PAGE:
Tennessee officials have signed a five-year, $60 million contract with a Kansas City, Missouri firm to produce the "Made in Tennessee" tourism campaign.
The marketing agency VML, which has opened a Nashville office, produced two 30-second TV commercials promoting getting outdoors in Tennessee. Watch one of them here and the other one here.
The ads feature with dramatic waterfalls, green rolling hills and horseback-riding amid a forest scene. The ads will play in about a dozen markets around the country.
The head of the state's tourism department, Susan Whitaker, says at a time when other states are investing heavily in tourism promotion, Tennessee needs to keep up. Whitaker also cited ABC's "Nashville" as sparking new interest in visiting the city. VML's ad campaign is aimed at turning that interest into a visit.
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Last Update on June 02, 2015 07:29 GMT
ECONOMY-THE DAY AHEAD
WASHINGTON (AP) -- The Commerce Department releases factory orders for April this morning. In March, orders to U.S. factories broke seven months of declines and rose by 2.1 percent. Meanwhile orders in a key category that tracks business investment plans eked out a 0.1 percent rise that month, marking the first advance in the category since last August.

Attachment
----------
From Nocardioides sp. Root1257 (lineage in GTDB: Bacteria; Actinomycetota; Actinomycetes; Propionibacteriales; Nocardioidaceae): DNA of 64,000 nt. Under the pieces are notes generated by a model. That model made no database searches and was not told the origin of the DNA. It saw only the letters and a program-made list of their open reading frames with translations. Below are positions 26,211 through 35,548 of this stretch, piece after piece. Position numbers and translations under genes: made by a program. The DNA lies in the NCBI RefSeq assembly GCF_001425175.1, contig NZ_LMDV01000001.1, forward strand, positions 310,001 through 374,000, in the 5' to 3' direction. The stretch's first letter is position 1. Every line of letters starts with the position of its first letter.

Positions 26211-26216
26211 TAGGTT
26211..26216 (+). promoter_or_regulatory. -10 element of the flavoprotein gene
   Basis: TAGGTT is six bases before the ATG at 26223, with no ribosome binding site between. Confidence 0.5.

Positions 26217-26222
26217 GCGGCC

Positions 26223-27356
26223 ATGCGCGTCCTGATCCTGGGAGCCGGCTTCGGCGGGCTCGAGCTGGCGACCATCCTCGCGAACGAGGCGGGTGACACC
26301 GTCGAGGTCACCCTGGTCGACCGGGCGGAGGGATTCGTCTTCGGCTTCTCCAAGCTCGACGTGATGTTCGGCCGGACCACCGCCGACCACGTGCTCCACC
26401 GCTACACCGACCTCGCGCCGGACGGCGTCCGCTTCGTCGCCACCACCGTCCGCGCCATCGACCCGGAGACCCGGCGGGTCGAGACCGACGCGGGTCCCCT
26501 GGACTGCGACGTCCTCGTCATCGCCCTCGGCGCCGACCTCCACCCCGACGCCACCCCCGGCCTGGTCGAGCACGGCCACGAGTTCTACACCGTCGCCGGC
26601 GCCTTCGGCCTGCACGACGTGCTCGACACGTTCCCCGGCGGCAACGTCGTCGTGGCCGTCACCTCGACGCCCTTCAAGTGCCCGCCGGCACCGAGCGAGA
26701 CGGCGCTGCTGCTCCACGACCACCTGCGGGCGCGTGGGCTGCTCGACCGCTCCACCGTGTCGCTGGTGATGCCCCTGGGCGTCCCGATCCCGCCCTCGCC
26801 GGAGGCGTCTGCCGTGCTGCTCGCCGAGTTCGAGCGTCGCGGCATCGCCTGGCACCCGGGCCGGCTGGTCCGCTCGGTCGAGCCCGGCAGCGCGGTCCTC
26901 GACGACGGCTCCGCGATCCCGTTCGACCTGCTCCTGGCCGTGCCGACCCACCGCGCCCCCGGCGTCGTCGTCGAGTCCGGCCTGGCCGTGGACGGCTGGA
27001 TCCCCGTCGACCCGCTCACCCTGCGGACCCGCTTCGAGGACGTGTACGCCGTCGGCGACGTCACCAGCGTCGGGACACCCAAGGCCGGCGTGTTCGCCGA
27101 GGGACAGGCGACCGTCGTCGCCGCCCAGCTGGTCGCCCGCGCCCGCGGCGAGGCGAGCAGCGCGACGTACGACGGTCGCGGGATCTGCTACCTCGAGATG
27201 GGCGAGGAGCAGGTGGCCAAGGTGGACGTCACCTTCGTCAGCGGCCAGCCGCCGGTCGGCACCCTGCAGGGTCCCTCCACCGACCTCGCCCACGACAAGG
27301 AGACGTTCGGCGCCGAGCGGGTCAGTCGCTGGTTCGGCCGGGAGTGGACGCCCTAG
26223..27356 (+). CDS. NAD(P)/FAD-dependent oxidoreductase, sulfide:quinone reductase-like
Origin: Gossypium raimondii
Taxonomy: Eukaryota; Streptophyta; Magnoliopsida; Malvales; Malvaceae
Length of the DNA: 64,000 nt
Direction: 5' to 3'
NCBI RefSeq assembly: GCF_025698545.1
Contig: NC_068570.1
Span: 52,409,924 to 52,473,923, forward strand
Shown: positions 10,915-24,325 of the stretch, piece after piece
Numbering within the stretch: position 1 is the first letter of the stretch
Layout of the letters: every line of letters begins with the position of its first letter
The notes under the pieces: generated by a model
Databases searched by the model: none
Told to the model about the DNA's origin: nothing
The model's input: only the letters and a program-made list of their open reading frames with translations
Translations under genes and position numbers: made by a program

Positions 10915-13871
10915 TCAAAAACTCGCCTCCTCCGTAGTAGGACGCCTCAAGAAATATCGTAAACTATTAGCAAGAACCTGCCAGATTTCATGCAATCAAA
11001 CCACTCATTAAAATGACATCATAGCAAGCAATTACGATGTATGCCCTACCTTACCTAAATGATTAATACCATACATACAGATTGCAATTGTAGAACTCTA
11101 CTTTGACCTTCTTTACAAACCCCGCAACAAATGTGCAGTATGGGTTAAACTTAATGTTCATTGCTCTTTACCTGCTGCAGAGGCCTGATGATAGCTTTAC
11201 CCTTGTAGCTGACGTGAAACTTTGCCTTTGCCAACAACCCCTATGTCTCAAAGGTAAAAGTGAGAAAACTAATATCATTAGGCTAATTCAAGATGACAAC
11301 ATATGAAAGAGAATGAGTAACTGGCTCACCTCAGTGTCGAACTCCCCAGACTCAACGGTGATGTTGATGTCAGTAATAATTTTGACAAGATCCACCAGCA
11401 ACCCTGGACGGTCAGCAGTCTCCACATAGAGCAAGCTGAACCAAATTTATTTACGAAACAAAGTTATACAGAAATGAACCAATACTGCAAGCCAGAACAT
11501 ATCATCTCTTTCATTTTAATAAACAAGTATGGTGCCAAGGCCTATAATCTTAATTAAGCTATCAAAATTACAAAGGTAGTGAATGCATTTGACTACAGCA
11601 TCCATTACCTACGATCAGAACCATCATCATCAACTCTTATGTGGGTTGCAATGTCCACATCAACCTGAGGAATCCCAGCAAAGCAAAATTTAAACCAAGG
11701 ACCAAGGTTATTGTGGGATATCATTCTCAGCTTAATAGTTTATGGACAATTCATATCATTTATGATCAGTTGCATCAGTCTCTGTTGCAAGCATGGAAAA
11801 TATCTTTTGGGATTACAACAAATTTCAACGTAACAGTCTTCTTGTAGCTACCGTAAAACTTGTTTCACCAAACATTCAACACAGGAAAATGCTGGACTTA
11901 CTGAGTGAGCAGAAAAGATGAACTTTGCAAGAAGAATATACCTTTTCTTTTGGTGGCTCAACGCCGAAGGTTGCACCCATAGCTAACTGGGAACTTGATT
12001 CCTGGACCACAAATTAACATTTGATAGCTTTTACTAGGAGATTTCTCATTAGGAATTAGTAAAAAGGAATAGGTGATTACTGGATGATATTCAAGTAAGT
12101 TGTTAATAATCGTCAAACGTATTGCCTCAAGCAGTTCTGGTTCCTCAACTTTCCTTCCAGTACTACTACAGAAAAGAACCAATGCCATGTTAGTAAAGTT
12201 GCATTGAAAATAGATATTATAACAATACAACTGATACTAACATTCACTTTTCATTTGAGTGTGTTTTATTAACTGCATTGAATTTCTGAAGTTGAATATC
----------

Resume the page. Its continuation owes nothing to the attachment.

Also today, U.S. automakers will release vehicle sales for May. In April, U.S. auto sales gained 4.6 percent, with several automakers reporting their best sales ever for the month. The strong sales were powered by trucks and SUVs. High demand for the vehicles was due, in part, to low gas prices.
HEALTH INSURANCE-2016 PRICES
Many health insurers go big with initial 2016 rate requests
Dozens of health insurers want price hikes well beyond 10 percent for their individual coverage next year, as some juggle higher-than-expected costs and rising prescription drug expenses.
Blue Cross and Blue Shield of North Carolina is seeking a roughly 26 percent premium increase, while plans in Illinois and Florida, among other states, are asking for hikes of 20 percent or more, according to preliminary rate information released Monday on the federal government's HealthCare.gov website.
Those requests don't guarantee that customers will be stuck with bigger bills. Regulators in many states have the power to reject rates.
Experts also say the increases detailed Monday don't reflect overall rates in the broader market. Insurers seeking premium hikes of 10 percent or more are required to justify them under the health care overhaul.
WASHINGTON (AP) -- A top executive says Takata Corp. plans to replace the chemical in its air bags that has been linked to a defect responsible for at least six deaths.